Monday, December 03, 2012

Foundations and school reform


One of the things the right wing does is keep organizing.  While we rest and recover from an election such as California Prop. 30, they are off on their next campaign.  They do this by having hundreds of advocates. So that while some recover, others launch their next campaign.

The Foundation for Excellence in Education’s annual conference was held  Nov 26-27   in Washington, D.C. The agenda hits most of the main policies former Gov. Jeb Bush has supported: How to make teachers more effective; school district accountability; charter school accountability; the parent trigger and funding; and what to expect from new Common Core assessments.
The agenda of the agenda of the right and of the Obama administration has focused on Common Core Standards.  To date there has been no evidence that common standards actually change what happens in classrooms.  This is the kind of reform that the well funded foundations like because they can go out and advocate and raise funds without having to get their hands dirty by talking with teachers, students or parents.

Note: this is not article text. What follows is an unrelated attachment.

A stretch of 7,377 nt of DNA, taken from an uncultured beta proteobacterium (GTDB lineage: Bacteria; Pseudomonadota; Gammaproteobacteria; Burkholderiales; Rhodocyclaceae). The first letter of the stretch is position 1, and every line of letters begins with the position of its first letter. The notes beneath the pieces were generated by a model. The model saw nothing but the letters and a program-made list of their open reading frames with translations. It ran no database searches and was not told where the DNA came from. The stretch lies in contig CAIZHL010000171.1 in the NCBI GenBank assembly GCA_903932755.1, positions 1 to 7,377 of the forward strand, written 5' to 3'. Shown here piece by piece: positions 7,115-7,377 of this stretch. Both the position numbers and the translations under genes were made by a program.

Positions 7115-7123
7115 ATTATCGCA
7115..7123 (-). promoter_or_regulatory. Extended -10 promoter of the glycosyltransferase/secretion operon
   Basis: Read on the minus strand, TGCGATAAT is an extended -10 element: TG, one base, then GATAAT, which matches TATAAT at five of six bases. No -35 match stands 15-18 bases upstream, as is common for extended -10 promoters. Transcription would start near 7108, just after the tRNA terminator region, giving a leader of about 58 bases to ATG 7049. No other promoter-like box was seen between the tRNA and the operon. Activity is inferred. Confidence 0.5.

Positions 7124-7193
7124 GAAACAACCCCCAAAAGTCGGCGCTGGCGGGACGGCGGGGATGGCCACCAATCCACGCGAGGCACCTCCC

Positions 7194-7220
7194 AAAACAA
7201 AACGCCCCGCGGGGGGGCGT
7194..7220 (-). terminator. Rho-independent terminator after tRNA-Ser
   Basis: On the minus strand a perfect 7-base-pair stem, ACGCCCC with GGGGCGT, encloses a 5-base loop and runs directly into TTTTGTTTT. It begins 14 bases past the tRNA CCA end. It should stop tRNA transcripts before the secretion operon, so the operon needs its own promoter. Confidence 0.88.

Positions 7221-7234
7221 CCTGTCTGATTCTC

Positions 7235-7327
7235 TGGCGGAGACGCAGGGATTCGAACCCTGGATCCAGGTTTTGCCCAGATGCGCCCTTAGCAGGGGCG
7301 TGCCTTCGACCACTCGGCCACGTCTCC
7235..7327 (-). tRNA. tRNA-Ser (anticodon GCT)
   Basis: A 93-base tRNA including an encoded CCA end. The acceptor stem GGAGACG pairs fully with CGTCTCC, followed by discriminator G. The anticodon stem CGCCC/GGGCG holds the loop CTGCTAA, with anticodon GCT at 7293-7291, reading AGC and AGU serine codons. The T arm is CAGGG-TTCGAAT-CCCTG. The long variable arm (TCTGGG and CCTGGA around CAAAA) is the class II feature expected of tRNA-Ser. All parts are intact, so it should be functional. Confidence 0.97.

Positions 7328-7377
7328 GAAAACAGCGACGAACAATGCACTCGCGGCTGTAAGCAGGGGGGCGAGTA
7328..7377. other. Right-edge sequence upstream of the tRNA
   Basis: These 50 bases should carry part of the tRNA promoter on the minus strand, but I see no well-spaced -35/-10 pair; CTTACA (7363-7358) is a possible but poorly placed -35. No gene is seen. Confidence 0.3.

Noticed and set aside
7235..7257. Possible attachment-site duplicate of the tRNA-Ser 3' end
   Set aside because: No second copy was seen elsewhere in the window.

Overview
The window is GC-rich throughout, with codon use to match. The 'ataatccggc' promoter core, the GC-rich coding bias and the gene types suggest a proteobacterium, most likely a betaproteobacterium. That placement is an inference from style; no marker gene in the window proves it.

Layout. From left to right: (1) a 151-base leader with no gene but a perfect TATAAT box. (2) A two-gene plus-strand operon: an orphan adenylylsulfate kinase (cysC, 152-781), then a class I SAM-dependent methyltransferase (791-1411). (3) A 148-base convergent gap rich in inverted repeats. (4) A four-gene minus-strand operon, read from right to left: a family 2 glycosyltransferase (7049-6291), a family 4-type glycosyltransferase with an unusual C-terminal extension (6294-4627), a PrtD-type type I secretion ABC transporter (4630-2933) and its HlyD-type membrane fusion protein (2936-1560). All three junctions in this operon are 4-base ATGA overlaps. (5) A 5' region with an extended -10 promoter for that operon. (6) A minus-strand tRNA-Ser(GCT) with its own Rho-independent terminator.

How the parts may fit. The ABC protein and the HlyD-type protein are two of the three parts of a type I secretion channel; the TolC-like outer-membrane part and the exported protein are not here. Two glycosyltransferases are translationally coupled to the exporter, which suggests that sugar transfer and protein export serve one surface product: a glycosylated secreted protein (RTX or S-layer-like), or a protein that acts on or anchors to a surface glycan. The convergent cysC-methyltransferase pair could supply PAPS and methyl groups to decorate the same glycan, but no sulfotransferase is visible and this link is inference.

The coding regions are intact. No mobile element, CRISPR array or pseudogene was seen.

Major donors such as the Gates Foundation, the Broad Foundation, and others  are increasingly driving education agendas and that influence just continues to grow. These foundations  have no public accountability, but they  been successful in capturing the policy agenda from local school boards, state legislatures, in the press  and  in Congress  despite their lack of evidence of  success.

In the speakers and leaders of the Foundation for Excellence in Education ( Jeb Bush), you see an increased sophistication of the anti teacher union part of their message.  They have developed what look like PR developed talking points which are probably focus group tested. They are less  openly anti union, just pro teacher professionalism.  And, of course to them, teacher unions are not professional.   Conservative advocates use many of the same messages as the Democrats for Educational Reform group has used.  The effort seems to be to keep unions out of states and districts where they presently are absent, and then the Democrats For Education Reform  can to seek to isolate unions from  “reform minded “  teachers  where unions are strong.



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